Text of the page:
Sextortion email scams are a popular way for hackers to extort money from unsuspecting web users. If you are reading this page, you have most probably received a strange email message from a self-proclaimed hacker who claims to have compromised your computer through a Trojan Horse thus obtaining embarrassing photos and videos of you. This is known as a sextortion email scam and recently there’s been a new wave of these emails all over the Internet. Notable examples of Sextortion Email Scams are the Save Yourself Email Scam and Drive By exploit email malware .
What is a Sextortion email?
A sextortion email is a particularly unpleasant email BitCoin scam. The sextortion email’s purpose is to threaten and intimidate the victims so they would pay a ransom to stop the blackmailers from releasing compromising content.
Sextortion email examples:
The online crooks behind the sextortion email usually send a message where they state that, with the help of a Trojan Horse hidden inside the machine, they have accessed some sensitive personal information, mostly images and videos related to nudity and porn, your email passwords, etc. The blackmailers threaten to distribute that information everywhere online, including to your contacts list and social media, if you don’t pay a certain amount of money to their BitCoin wallet within a given deadline. The good news is that receiving sextortion email messages does not automatically mean you have been infected with a Trojan Horse or another malware. In most cases, such messages are just a bluff, created to scare the web users into sending money to the extortionists.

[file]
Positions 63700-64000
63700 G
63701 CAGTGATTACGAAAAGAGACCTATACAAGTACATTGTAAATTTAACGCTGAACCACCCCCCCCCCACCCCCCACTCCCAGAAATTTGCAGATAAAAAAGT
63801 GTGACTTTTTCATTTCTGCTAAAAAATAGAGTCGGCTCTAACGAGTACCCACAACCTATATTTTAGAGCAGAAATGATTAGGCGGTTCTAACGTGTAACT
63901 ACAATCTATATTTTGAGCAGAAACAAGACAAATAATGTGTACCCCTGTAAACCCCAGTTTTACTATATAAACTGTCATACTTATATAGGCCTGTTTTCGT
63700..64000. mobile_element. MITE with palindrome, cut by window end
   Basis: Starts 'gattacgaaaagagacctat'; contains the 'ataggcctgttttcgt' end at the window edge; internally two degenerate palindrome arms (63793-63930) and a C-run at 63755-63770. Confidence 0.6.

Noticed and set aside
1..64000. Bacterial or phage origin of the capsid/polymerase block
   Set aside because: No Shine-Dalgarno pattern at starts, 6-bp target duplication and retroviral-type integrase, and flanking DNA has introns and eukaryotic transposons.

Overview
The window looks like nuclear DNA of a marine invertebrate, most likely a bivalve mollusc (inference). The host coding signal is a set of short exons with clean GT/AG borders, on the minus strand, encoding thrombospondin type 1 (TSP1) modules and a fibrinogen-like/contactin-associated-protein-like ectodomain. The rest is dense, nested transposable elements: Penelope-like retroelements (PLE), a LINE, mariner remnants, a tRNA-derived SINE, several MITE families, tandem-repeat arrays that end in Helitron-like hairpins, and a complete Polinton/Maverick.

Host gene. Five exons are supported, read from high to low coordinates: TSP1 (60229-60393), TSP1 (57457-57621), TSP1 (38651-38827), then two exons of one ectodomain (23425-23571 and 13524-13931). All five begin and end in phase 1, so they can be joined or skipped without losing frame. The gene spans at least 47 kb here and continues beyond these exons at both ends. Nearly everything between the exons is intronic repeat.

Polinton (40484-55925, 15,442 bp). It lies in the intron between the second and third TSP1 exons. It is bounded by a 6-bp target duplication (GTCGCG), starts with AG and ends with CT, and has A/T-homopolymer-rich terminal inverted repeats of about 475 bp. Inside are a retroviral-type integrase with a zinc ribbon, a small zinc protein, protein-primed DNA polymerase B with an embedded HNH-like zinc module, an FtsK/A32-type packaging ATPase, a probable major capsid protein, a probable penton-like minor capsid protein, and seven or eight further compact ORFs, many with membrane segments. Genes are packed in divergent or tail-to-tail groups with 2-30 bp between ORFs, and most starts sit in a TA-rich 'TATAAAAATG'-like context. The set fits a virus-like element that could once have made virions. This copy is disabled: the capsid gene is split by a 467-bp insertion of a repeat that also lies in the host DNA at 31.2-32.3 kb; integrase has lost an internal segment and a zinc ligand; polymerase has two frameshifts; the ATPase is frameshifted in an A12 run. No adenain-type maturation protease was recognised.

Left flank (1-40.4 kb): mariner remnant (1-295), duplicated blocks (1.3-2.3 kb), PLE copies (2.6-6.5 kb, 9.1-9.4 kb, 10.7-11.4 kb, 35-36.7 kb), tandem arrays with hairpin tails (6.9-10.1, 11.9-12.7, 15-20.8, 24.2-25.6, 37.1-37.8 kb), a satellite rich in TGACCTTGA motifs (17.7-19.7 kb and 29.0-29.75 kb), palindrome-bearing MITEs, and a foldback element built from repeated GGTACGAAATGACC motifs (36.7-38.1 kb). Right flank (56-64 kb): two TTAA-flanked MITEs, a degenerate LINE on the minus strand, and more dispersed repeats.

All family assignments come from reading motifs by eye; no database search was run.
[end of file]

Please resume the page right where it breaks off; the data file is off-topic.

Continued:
How does the Sextortion scam work?
A sextortion scam is an email hoax which has been around the web since the middle of 2018. The sextortion scam’s creators would use different tricks to panic the receivers of the sextortion message into believing their device has been compromised by a malware.
Sextortion scam reports:
Criminals would often try tricking you into thinking they have obtained your real password or have hacked inside your webcam or mic via a hidden malware. They might even show you your old password or other personal information. Such tricks, however, are not solid proof that your machine has really been infected nor compromised. In most cases, the “hackers” don’t have any videos, photos or other compromising materials. They simply use information they’ve gathered from online data breaches or other accidental personal information leaks to scare you. Users who do their research quickly realize that this is a hoax and they don’t need to believe the email or send money to anyone.
Yet, sometimes, such emails may indeed be a result of a hidden infection such as a Trojan Horse. Therefore, even though there generally is no need to stress too much about the sextortion emails, it is a good idea to use a professional security tool and scan your computer. The guide below and the attached removal tool will help you check your system for hidden threats and remove them if there are any. It is also advisable to change your email’s password as an extra safety measure.
Some threats reinstall themselves if you don't delete their core files. We recommend downloading SpyHunter to remove harmful programs for you. This may save you hours and ensure you don't harm your system by deleting the wrong files.